Intersecting narratives of hidden sadness
Isolation and loneliness take many forms in musician and writer Liz Moore's most recent novel, "Heft." There is the large -- the extremely large -- middle-aged character of Arthur Opp, who stays hidden away in his childhood home. Then there is Kel Keller, a teenage baseball wunderkind whom his peers see as an equal while he struggles to maintain the illusion of confidence. And there is Charlene Turner, Opp's former student and Kel's alcoholic mother, whom we encounter primarily through memories.
While the three main characters remain physically apart for the majority of the novel, their stories intersect and create a narrative that pulls in other stories of hidden sadness along the way. Charlene contacts Arthur after a long period of silence, which sparks Arthur's need for company that he had buried long ago beneath excessive eating and daytime television. Kel's tumultuous home life forces him to crack his hard emotional shell in order to ask for help from people he had thought were his adversaries. As Arthur and Kel break down their own barriers, they unearth the fragile interiors of the people around them.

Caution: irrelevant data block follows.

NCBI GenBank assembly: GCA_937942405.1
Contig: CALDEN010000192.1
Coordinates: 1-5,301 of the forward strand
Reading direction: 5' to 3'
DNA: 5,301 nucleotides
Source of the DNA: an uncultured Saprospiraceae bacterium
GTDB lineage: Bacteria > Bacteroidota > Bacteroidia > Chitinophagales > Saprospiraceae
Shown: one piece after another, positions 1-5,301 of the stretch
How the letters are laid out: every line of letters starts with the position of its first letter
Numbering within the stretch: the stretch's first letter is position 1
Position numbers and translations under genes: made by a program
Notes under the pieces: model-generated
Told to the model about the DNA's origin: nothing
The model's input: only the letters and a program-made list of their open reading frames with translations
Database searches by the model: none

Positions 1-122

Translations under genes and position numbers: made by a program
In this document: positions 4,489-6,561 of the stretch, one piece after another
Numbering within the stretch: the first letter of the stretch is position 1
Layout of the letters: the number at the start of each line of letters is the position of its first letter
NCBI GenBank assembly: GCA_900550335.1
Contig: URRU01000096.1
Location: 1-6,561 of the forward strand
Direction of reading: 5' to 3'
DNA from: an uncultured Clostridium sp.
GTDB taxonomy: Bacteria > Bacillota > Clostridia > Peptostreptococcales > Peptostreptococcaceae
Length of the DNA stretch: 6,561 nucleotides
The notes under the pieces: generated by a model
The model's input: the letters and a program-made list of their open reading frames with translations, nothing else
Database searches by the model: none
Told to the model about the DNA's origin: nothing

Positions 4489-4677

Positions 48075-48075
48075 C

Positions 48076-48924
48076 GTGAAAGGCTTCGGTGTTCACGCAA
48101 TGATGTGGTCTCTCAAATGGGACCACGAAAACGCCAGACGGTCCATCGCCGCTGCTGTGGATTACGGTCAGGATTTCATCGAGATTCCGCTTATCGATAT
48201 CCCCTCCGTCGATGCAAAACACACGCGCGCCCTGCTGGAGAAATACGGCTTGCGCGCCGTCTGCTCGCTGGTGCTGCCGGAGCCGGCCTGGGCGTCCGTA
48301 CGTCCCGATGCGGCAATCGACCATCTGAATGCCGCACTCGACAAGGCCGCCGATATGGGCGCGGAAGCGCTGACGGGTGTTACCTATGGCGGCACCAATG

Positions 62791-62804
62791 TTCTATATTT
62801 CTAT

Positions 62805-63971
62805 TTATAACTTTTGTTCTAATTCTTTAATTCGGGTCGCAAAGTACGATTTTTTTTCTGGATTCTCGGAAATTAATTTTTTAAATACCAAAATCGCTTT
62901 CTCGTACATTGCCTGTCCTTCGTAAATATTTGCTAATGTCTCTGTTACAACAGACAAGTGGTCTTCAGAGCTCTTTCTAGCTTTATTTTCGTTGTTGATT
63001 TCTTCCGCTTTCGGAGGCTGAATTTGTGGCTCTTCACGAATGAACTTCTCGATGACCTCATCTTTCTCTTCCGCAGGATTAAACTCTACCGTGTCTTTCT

This is not a novel with a happy ending, and that's a good thing. Moore doesn't tie her story up in a pretty package and hand it to the reader with care, but artfully acknowledges in the end that some heavy loads cannot easily be left behind.